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Speaker Gunn: Jackson is harming Mississippi’s national image

While Mississippi has been a focal point of negative attention from the national media over the past two months due to the Jackson water crisis, one state leader is arguing that the capital city is tarnishing the image of the Magnolia State.

House Speaker Phillip Gunn touted many achievements reached by the state, such as educational improvements, changing the state flag, tax cuts, etc. However, the House Speaker stated that all of those accomplishments have been overshadowed by negative attention stemming from Jackson’s rising crime rate and unsteady water systems.

“We have made great strides and efforts to change the image of our state, make it positive, and make some improvements. Unfortunately, the national news over the last two months has been nothing but negative on the state of Mississippi. All of which has seemed to have emanated from Jackson — the water crisis, the flood, the crime rate, and things of that nature,” Gunn said on MidDays with Gerard Gibert“Your capital city is kind of the face of your state. Your capital city is what people look to and sadly, a month ago, we had a ‘porta potty’ on the front lawn of our state capital because of the water system situation.”

Although state intervention is an option to fix many of Jackson’s ever-growing problems, Gunn recognizes that it’s going to be a tall task to convince representatives of other Mississippi districts to get on board with solving the capital city’s problems.

“We are going to have to appeal to our fellow legislators to be willing to step up and help, most of whom do not live in the Jackson area. They’re going to have to have a passion to make sure our capital city looks good, functions well, and is a good reflection on our state,” Gunn continued. “We’re trying to evaluate what that looks like and step up in a way that will change some of these issues and improve our image.”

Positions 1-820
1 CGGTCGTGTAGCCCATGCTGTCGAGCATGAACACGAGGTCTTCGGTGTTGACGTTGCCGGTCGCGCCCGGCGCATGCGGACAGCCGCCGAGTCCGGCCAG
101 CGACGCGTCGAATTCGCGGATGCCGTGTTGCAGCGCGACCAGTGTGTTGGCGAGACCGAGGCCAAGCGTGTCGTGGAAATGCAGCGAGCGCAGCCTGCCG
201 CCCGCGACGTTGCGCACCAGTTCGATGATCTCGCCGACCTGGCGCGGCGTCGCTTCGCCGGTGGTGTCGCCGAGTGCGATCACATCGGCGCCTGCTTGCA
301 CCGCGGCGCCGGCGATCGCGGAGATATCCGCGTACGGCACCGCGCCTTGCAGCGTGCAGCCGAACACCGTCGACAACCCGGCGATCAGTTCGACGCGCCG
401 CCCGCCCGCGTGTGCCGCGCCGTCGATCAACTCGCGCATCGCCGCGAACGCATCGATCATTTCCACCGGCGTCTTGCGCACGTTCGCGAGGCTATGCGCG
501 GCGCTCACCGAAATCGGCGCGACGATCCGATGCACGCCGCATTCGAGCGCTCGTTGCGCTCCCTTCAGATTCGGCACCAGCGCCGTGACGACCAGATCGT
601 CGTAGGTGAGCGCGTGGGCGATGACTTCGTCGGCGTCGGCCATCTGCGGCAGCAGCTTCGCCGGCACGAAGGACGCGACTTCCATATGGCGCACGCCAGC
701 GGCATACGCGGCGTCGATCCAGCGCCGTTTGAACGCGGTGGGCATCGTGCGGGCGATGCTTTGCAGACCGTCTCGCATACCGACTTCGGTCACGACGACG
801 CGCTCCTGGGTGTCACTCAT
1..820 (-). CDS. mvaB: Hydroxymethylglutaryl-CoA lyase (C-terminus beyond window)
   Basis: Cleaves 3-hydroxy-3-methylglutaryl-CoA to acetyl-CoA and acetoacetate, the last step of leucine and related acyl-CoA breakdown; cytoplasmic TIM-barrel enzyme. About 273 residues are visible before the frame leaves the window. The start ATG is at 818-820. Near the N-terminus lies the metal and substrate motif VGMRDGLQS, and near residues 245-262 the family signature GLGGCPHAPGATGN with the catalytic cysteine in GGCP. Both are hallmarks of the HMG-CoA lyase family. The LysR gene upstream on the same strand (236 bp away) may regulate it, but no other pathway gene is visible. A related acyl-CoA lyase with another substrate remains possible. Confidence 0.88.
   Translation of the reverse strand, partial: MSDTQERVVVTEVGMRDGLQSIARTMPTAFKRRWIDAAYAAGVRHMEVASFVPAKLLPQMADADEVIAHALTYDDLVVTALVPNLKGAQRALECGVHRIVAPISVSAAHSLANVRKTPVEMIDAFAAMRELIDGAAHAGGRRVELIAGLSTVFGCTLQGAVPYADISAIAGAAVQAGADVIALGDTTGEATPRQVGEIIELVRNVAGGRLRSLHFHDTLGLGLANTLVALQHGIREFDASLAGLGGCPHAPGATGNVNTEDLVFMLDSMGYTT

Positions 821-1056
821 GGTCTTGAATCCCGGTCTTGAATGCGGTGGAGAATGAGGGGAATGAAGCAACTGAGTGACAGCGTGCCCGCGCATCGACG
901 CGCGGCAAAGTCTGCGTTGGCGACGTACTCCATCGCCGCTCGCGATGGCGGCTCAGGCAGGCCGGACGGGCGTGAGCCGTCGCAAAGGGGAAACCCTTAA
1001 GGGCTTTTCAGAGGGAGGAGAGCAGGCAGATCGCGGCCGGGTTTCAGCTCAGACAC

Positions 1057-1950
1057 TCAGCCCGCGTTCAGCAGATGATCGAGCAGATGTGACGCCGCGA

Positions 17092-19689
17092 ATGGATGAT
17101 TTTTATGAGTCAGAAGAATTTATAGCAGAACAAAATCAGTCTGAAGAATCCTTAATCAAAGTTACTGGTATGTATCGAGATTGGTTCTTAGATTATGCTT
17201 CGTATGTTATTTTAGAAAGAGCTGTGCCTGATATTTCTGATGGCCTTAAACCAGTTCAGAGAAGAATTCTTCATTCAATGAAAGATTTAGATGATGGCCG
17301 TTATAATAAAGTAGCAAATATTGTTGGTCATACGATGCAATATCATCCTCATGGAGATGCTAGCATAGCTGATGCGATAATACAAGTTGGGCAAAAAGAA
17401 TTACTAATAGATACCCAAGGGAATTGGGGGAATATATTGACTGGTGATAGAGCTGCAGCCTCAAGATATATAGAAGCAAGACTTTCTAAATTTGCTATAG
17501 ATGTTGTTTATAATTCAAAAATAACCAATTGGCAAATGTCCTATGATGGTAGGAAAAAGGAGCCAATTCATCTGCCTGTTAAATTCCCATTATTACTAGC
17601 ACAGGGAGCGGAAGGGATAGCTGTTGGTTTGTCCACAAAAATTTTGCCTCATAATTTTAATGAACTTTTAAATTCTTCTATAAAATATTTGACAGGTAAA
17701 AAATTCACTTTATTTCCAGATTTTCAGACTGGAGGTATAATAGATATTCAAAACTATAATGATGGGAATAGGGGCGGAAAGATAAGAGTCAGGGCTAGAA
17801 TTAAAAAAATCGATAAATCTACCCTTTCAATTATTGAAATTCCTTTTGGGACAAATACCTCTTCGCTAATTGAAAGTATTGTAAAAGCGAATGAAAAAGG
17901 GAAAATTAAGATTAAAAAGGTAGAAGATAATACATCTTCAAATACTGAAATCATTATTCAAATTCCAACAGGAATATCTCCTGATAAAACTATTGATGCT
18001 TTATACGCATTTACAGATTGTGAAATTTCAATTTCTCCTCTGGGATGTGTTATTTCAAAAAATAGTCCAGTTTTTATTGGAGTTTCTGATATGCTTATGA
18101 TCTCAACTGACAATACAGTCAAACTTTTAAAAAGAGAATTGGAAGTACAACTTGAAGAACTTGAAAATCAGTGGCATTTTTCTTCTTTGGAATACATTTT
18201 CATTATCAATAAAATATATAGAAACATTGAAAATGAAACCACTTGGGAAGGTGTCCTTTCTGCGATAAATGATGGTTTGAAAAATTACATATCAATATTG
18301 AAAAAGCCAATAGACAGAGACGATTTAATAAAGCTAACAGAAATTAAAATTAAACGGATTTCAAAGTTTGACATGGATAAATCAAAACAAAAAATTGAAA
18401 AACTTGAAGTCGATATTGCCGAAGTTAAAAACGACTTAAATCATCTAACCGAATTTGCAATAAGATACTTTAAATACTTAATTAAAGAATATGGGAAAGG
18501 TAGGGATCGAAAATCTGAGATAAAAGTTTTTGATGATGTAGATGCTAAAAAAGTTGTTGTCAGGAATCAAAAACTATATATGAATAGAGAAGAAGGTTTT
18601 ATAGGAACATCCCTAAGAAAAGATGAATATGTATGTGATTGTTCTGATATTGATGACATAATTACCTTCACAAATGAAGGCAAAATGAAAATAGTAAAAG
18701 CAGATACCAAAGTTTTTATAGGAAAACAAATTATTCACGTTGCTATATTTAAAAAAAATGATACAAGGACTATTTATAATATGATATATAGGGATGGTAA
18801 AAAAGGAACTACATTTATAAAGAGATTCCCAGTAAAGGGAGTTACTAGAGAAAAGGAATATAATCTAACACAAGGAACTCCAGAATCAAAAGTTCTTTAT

Gunn speculates that his only hope in convincing colleagues to aid in fixing Jackson’s problems is a sense of pride in the capital city and understanding how the state will not be viewed in a positive light as long as the city appears to be struggling. Even then, he knows that there will have to be strings attached to any state resources aimed to remedy Jackson’s issues.

“Most of the legislators do not live in the Jackson area, so the only argument we have with them is, ‘This is our capital city. It is a reflection of the entire state. So the entire state needs to take pride in it and right these problems that exist,” Gunn said. “I do not think I have the votes to just give any money to the city. Any solution that we come up with is going to have to involve some sort of oversight, some sort of commission on board or maybe even privatization of the water system.”

The full interview with Gunn can be watched below.

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